Thursday, June 4, 2009

Concerns Linger Over Ballard's Approach to Apartment Deal

Yesterday the MDC voted 7 to 2 to approve the particulars of a deal to provide more than $18.5M in taxpayer assistance to TM Miller Enterprises to build market rate apartments and retail spaces at 450 E. Market Street. In 'return' the City would become the owner of the 1677 space parking garage across the street. A central feature of the plan is to award TM Miller Enterprises a 10 year abatement, which he would return to the City each year, plus $100,000, as payment for either lease or purchase of 600 of the parking spaces. This money would be used to pay off the $18.5M loan that TM Miller Enterprises sets up to buy the two properties from the current owner. The abatement will not be voted on until June 17.

There are many characteristics of this complex deal that should send shivers down the spine of every Marion County taxpayer and every proponent of open government.

#1. This very complex deal was approved in backward order - tarnishing, if not outright spitting on the honor of the public hearing for the abatement to be held two weeks from now. If the abatement were to be denied, the deal could not be finalized as it is the central cog in how the deal 'works'.

#2. This very complex deal was approved without any real details about the project, with significant questions insufficiently answered, and with little time to really understand the deal. During the day, three meetings were held that in part dealt with this deal proposal. At a MDC committee meeting in the morning, a number of really cogent questions were asked. Ones that I would never have thought of, but which made sense the instant you heard them. Jim Curtis, VP of the MDC, asked why the MDC should put the taxpayers on the hook for $18.5M and not have both properties deeded to the City. The Ops Center deed could be transferred to the developer upon completion of the project. Randy Snyder, President of the MDC, took that one step further posing the scenario where TM Miller Enterprises goes bankrupt. Is the City protected insofar as actually acquiring the Ops Center property or would it be tied up in court for years? It was clear that this had not been discussed among the deal makers before and an inadequate answer, amounting to 'trust us' was given. More 'minor' questions also remain - if the garage does not generate enough revenue to cover the payments on the loan without the abatement money, how does the City make those payments should the developer not get his financing or the development stalls? If the developer defaults on the deal, how could the City sell the property, given how long it has remained on the market to date? These are just examples of a laundry list of questions without answers about this project and deal. No site plans, no real particulars of the project available for review. In common parlance its known as a pig in a poke.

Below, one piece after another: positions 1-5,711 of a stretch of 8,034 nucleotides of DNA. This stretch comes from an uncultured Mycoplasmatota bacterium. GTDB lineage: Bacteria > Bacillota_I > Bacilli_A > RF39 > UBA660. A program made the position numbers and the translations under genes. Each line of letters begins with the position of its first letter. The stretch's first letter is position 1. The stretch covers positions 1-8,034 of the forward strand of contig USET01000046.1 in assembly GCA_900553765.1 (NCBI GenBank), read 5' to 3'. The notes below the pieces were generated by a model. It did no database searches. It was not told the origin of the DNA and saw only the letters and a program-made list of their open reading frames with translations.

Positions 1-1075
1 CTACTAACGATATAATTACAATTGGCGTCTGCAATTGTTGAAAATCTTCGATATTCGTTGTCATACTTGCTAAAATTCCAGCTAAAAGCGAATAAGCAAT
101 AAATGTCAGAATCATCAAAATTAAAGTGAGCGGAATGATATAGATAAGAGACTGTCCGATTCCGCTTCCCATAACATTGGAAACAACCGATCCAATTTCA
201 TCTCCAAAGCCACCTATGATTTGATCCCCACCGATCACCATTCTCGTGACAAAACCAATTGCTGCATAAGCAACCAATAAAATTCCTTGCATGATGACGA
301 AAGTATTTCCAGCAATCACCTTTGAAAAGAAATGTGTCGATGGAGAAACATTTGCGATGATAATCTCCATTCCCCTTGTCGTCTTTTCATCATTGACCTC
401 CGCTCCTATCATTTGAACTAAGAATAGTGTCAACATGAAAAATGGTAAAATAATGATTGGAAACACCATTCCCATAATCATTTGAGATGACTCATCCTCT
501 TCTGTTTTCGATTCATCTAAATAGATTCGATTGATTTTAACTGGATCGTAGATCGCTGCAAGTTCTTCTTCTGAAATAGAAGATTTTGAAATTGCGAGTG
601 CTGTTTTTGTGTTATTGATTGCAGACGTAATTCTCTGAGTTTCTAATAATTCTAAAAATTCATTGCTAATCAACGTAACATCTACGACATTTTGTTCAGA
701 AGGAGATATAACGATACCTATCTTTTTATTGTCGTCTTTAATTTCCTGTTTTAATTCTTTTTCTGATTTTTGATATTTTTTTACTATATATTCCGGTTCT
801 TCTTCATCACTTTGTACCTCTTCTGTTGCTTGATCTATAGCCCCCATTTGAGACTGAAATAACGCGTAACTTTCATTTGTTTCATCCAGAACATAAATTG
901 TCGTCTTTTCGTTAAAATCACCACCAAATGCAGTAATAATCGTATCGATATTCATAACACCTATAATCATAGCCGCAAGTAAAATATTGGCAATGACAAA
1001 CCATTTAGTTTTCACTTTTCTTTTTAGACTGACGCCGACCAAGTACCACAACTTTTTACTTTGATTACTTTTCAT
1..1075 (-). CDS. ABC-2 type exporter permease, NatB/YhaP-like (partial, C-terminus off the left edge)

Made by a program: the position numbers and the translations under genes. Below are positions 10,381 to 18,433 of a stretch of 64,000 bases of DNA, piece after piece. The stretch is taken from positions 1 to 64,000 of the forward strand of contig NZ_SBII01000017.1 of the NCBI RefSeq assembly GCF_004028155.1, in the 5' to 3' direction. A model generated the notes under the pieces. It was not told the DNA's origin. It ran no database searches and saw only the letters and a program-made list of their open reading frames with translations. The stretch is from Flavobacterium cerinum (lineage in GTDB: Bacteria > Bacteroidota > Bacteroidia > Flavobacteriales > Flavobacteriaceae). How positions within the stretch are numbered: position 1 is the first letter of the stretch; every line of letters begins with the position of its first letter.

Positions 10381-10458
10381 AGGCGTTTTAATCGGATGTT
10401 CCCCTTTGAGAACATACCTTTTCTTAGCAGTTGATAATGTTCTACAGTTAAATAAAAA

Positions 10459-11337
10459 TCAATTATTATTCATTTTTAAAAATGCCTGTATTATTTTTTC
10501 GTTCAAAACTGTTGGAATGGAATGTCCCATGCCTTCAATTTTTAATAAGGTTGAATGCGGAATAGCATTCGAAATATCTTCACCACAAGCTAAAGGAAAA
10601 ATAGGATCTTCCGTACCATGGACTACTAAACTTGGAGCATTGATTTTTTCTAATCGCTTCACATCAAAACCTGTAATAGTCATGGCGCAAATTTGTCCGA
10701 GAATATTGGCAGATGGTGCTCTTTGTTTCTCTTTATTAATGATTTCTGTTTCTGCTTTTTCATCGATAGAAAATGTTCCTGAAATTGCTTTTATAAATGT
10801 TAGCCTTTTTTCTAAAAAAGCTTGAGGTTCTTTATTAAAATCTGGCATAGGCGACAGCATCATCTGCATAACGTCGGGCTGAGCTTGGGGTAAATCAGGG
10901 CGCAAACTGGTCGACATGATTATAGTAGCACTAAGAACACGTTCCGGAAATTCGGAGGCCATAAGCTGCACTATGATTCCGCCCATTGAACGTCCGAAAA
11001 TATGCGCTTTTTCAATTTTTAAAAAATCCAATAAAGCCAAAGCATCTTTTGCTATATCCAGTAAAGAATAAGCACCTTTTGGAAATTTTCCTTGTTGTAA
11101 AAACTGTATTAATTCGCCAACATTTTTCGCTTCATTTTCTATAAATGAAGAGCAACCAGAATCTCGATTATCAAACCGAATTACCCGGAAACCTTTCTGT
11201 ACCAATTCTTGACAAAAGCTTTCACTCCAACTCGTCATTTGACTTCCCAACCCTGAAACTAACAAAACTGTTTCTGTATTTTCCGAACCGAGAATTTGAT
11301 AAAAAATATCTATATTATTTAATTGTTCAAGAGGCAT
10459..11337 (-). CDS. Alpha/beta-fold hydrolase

#3. The apartment market is at capacity downtown, with rising rents to boot. If there ever was an example of a downtown market segment the taxpayers could expect to survive on its own, this would be it. Instead, Mayor Ballard is content to toss taxpayer money at it anyway. The Market Street ramp has come down, the street scape is being improved on this block -- additional reasons why the market for apartments here should be able to be totally market drive. The upshot here is the message that nothing downtown will be developed without significant taxpayer money involved. The Mayor doesn't give a hoot about cutting the Parks budget, but he doesn't blink when a business comes to him with hat in hand for tens of millions in corporate welfare. The taxpayers of Marion County will all be broke, they will have no services left for their own peaceful enjoyment of life in Indianapolis, and downtown will still be a money pit --- because there is no plan or interest in creating a plan for downtown's self-sufficiency.

#4. The use of an abatement in this manner creates a 'mini-TIF'. The Mayor's people feel it is superior to a TIF in that it is of shorter duration (10 years vs. until the debt is paid off). But on the negative side as far as the public is concerned is the lack of public input or Council oversight. The legislation for how the City can create a TIF District puts the whole deal out in the open for public scrutiny. Public hearings are required and the City-County Council must review and approve it. Not so with this clever mini-TIF. Even yesterday, the MDC did not have to hold a public hearing on the deal, although they did so - to their credit. There will be a hearing on the abatement -- but as noted in #1, that horse has already left the barn with the approval of the deal yesterday. Mayor Ballard has indicated he wants the authority to strike abatement deals without any oversight. But the legislature did not grant his wish. The public process developed for TIF Districts is being written off the books by the use of this mini-TIF approach and the public should be concerned about that reduction of transparency.

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